Antibodies, Monoclonal, Humanized/therapeutic use , COVID-19/complications , Pneumonia, Viral/complications , Pneumonia, Viral/drug therapy , Adult , Aged , Aged, 80 and over , Case-Control Studies , Cohort Studies , Female , Hospitalization/statistics & numerical data , Humans , Male , Middle Aged , Prospective Studies , SARS-CoV-2/immunology , Treatment Outcome
13.
ESMO Open ; 5(4)2020 08.
Article in English | MEDLINE | ID: covidwho-733148

ABSTRACT

BACKGROUND: COVID-19 appeared in late 2019, causing a pandemic spread. This led to a reorganisation of oncology care in order to reduce the risk of spreading infection between patients and healthcare staff. Here we analysed measures taken in major oncological units in Europe and the USA. METHODS: A 46-item survey was sent by email to representatives of 30 oncological centres in 12 of the most affected countries. The survey inquired about preventive measures established to reduce virus spread, patient education and processes employed for risk reduction in each oncological unit. RESULTS: Investigators from 21 centres in 10 countries answered the survey between 10 April and 6 May 2020. A triage for patients with cancer before hospital or clinic visits was conducted by 90.5% of centres before consultations, 95.2% before day care admissions and in 100% of the cases before overnight hospitalisation by means of phone calls, interactive online platforms, swab test and/or chest CT scan. Permission for caregivers to attend clinic visits was limited in many centres, with some exceptions (ie, for non-autonomous patients, in the case of a new diagnosis, when bad news was expected and for terminally ill patients). With a variable delay period, the use of personal protective equipment was unanimously mandatory, and in many centres, only targeted clinical and instrumental examinations were performed. Telemedicine was implemented in 76.2% of the centres. Separated pathways for COVID-19-positive and COVID-19-negative patients were organised, with separate inpatient units and day care areas. Self-isolation was required for COVID-19-positive or symptomatic staff, while return to work policies required a negative swab test in 76.2% of the centres. CONCLUSION: Many pragmatic measures have been quickly implemented to deal with the health emergency linked to COVID-19, although the relative efficacy of each intervention should be further analysed in large observational studies.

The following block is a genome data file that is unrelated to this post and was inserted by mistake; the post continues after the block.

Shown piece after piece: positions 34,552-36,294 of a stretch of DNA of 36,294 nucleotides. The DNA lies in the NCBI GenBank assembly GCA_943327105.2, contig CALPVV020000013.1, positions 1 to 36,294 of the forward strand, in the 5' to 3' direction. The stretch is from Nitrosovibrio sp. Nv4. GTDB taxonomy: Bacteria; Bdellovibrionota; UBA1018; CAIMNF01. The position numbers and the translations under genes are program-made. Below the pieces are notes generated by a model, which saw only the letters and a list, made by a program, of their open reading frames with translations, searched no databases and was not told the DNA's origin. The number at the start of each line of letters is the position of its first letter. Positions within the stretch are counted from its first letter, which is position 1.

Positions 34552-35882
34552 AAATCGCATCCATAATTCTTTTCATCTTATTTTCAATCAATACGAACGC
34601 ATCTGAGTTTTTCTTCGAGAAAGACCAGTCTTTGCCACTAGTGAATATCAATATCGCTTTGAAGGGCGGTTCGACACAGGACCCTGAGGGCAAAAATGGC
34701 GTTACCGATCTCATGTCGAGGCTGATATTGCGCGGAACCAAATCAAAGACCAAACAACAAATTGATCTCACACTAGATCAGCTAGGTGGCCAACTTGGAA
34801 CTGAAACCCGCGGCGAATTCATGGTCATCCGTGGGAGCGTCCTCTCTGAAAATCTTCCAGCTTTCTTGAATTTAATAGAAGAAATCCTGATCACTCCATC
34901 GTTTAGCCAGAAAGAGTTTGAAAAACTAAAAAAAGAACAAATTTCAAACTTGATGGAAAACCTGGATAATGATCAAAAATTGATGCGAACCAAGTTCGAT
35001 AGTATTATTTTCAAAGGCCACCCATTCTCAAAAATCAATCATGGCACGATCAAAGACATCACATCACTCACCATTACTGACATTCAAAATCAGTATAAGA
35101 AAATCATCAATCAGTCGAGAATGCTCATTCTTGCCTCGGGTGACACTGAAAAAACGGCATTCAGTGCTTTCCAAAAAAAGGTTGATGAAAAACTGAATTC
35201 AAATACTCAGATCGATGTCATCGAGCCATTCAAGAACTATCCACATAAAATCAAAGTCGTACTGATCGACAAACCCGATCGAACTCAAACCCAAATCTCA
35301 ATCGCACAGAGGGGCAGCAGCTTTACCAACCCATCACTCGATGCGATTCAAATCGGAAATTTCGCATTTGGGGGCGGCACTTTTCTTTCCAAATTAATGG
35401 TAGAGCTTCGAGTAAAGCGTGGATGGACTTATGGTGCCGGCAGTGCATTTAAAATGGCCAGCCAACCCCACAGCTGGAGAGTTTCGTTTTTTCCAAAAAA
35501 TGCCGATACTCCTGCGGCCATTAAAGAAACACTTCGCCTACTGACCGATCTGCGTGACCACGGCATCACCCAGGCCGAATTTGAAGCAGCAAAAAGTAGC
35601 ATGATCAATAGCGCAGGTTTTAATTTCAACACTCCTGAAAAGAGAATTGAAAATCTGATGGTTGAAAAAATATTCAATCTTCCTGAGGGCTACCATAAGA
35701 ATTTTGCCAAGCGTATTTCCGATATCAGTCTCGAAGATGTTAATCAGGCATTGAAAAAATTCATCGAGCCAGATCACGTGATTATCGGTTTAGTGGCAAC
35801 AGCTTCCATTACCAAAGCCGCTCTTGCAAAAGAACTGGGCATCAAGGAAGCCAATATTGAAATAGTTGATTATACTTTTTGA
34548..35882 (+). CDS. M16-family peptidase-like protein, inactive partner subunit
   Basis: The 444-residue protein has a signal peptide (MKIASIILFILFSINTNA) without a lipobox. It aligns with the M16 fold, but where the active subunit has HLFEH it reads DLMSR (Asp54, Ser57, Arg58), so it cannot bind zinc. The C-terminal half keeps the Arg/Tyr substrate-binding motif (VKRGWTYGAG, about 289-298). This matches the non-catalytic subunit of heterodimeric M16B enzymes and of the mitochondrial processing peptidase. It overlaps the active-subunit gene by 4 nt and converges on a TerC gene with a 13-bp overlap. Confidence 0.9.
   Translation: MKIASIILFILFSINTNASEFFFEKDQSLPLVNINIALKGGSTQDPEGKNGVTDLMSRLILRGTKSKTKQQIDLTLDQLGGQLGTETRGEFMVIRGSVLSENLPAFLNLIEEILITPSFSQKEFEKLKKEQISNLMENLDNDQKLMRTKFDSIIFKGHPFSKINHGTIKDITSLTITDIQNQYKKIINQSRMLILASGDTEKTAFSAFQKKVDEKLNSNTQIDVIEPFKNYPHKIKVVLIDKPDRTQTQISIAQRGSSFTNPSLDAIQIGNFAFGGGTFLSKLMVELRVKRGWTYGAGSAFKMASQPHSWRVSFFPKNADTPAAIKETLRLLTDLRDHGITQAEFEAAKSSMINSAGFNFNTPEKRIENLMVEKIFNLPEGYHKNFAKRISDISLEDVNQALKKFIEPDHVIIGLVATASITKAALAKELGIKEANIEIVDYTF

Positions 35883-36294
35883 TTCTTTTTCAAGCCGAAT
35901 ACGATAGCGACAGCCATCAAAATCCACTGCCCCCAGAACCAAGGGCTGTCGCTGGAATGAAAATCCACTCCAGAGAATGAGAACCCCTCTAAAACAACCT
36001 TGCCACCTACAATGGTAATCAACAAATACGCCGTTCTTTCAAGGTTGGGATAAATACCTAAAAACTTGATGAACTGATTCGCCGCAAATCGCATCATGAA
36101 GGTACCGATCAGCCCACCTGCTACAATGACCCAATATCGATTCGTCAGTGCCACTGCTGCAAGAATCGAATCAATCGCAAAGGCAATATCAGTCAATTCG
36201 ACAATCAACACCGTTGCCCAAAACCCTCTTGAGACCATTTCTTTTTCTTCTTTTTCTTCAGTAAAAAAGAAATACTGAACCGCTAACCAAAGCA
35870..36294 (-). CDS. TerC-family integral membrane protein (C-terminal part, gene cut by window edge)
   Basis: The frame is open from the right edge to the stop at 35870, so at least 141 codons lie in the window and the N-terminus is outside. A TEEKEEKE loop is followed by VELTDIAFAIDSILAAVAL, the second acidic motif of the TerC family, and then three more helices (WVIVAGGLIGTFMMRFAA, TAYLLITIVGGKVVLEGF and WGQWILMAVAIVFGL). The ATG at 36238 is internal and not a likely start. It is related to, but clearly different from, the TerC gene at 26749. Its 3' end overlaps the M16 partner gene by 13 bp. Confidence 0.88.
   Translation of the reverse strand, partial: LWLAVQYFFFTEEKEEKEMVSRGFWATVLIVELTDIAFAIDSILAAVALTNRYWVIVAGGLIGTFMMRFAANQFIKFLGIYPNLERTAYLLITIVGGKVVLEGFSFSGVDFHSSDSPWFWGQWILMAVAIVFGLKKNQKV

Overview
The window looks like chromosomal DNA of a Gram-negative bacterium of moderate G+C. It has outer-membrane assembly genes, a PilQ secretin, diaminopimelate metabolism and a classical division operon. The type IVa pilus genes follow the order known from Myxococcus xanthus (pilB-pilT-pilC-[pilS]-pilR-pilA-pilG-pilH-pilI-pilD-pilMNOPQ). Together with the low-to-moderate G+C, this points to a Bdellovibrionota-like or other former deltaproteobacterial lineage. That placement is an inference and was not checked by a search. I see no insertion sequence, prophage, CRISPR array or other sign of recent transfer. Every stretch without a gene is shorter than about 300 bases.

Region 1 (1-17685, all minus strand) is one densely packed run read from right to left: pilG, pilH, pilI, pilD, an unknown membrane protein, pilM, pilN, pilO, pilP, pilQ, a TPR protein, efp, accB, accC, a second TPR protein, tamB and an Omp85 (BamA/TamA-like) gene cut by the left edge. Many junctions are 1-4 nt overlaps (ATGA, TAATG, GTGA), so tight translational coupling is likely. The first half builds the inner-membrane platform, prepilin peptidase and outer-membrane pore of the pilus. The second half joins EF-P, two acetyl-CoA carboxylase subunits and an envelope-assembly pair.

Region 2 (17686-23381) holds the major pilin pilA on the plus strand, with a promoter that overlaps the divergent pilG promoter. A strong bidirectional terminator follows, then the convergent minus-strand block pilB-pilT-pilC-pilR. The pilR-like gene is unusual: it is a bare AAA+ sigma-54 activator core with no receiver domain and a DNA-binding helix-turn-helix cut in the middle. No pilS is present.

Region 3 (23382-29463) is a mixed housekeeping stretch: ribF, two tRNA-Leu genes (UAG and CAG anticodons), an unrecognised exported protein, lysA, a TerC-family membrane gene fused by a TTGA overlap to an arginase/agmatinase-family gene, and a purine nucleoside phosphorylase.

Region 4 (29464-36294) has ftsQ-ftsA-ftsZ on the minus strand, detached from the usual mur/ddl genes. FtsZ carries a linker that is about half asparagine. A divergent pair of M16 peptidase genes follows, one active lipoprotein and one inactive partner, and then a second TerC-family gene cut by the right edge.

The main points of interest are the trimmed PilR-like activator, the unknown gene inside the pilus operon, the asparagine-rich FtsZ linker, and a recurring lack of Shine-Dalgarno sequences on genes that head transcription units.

Subject(s)
Cancer Care Facilities/organization & administration , Coronavirus Infections/prevention & control , Neoplasms/therapy , Pandemics/prevention & control , Pneumonia, Viral/prevention & control , Betacoronavirus , COVID-19 , Cancer Care Facilities/statistics & numerical data , Coronavirus Infections/diagnosis , Coronavirus Infections/epidemiology , Delivery of Health Care , Disinfection , Europe/epidemiology , Health Care Surveys , Humans , Medical Oncology/statistics & numerical data , Personal Protective Equipment , Pneumonia, Viral/diagnosis , Pneumonia, Viral/epidemiology , SARS-CoV-2 , Triage , United States/epidemiology , Visitors to Patients
14.
Cancer Discov ; 2020 Jul 31.
Article in English | MEDLINE | ID: covidwho-690968

ABSTRACT

The SARS-Cov-2 pandemic significantly impacted on oncology practice across the globe. There is uncertainty as to the contribution of patients' demographics and oncological features on severity and mortality from Covid-19 and little guidance as to the role of anti-cancer and anti-Covid-19 therapy in this population. In a multi-center study of 890 cancer patients with confirmed Covid-19 we demonstrated a worsening gradient of mortality from breast cancer to haematological malignancies and showed that male gender, older age, and number of co-morbidities identifies a subset of patients with significantly worse mortality rates from Covid-19. Provision of chemotherapy, targeted therapy and immunotherapy did not worsen mortality. Exposure to antimalarials was associated with improved mortality rates independent of baseline prognostic factors. This study highlights the clinical utility of demographic factors for individualized risk-stratification of patients and support further research into emerging anti-Covid-19 therapeutics in SARS-Cov-2 infected cancer patients.